4 Tips to Finding a Rental in Today’s Market

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apartmentAnyone living in a bustling metro can attest to rapidly rising rents. Strong demand and inflated pricing is disadvantageous to leaseholders in populated cities. For instance, to afford the median rent in Boston lessees must earn at least $50 per hour – assuming they avoid spending more than 30 percent of pre-tax income, and they take two weeks unpaid vacation each year. Of course, many renters in Boston opt to pay the median rent without a $50 per hour paycheck. Leaseholders likely struggle to pay down debts, save for future home purchases or afford their desired lifestyles when renting at the median price point.

How can renters minimize leasing costs and remain financially responsible? Here are four alternatives to overpaying rent in large metros.

1. Find a Roommate

More than one-third of working adults are renting in pairs, which can immensely reduce prices single renters face each month. Half the price of a two-bedroom rental is typically less expensive than a one-bedroom rental in the same building. Tenants have their own personal bedrooms, but share kitchens and common spaces to minimize living expenses. Almost half of Los Angeles renters share their homes with at least one other person, which isn’t surprising considering the $2,300 median rent price each month.

2. Search Outlying Neighborhoods

While considered less desirable due to longer commute times and compromised accessibility, neighborhoods located just outside city centers are prime locations for budget rentals. For Chicago apartments, the median rent price is $1,660 per month. Rogers Park, a Northside neighborhood within Chicago proper that borders nearby suburb Evanston, is significantly more budget-friendly with a median rent of $1,050 per month. Rogers Park is home to Loyola University, Chicago’s main campus, which allows for a large student population, lively nightlife and easy access to downtown via the L train. Although it lacks skyscrapers, Rogers Park is located on Lake Michigan, within Chicago proper and acts as a viable alternative for those who can’t afford downtown living.

3. Research the Market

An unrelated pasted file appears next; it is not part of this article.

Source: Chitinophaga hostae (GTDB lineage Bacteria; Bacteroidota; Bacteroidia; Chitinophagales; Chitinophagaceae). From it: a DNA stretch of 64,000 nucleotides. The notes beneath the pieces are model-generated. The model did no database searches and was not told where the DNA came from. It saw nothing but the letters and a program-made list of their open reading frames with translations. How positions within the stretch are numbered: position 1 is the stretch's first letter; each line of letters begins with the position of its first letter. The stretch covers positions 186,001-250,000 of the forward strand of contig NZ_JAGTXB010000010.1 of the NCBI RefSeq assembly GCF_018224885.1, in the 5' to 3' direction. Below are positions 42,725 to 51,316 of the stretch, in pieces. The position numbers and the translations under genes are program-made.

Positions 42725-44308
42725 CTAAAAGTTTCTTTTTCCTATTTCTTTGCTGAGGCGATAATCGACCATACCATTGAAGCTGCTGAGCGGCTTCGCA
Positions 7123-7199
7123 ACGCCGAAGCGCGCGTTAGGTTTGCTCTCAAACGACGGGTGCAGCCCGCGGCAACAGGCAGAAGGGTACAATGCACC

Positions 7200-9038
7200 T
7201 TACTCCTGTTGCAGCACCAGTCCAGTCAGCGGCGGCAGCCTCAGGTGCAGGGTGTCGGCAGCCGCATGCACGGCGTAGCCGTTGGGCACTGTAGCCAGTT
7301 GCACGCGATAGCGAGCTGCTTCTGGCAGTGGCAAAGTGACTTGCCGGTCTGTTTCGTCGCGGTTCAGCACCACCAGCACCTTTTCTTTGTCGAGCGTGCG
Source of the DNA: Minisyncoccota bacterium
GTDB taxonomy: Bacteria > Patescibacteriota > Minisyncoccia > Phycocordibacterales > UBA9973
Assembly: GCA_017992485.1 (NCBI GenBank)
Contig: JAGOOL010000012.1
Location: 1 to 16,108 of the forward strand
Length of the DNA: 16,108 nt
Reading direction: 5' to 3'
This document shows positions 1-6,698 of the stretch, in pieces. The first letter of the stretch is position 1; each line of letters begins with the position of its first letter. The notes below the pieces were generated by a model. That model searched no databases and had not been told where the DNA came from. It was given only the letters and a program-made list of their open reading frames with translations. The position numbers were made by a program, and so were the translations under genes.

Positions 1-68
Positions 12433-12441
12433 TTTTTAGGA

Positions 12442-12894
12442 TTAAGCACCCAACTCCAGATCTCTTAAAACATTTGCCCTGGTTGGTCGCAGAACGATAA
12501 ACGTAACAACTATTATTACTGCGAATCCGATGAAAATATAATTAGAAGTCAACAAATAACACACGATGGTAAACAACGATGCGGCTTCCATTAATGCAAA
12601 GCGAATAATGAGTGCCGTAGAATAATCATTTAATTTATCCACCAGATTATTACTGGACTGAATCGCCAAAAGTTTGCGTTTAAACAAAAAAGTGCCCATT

Review local data on desired cities and neighborhoods before sifting through listings to determine market value. Compare prices of specific listings to the median price points of same size units. Even if renters are not ready to move, they can set up email alerts to determine demand for their desired homes. Once ready to apply, contact landlords within a timely manner from the initial posting. Renters who hire leasing agents don’t incur extra charges and have the benefit of working with professionals that are knowledgeable within their markets. Agents might even have close ties with building management to help negotiate pricing if necessary.

4. Sublet

Word-of-mouth deals, including sublets, are often difficult to find using standard search techniques. However, many people rent out spare bedrooms in their own homes. Due to the nature of a side-income, these live-in landlords typically aren’t as strict on pricing. Sublets are best found through friends or online classifieds. Always remain cautious when renting with a stranger, no matter how good the deal may seem.

Renters can drastically reduce their rent overhead by moving cities altogether, but due to job commitments, family and friends, relocating isn’t always an option. Therefore, think outside of the box rather than target the buildings, units and amenities that every other renter considers.

 

This has been a guest post. I hope you enjoyed it! Since I am a bit removed from the world of renting, I asked my friend Jennifer, from Zillow, to write a piece for me. Be sure to thank her in your comments below!

Photo Credit: Rob Young via Flickr Creative Commons

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Money

Derek

AUTHOR Derek

My name is Derek, and I have my Bachelors Degree in Finance from Grand Valley State University. After graduation, I was not able to find a job that fully utilized my degree, but I still had a passion for Finance! So, I decided to focus my passion in the stock market. I studied Cash Flows, Balance Sheets, and Income Statements, put some money into the market and saw a good return on my investment. As satisfying as this was, I still felt that something was missing. I have a passion for Finance, but I also have a passion for people. If you have a willingness to learn, I will continue to teach.

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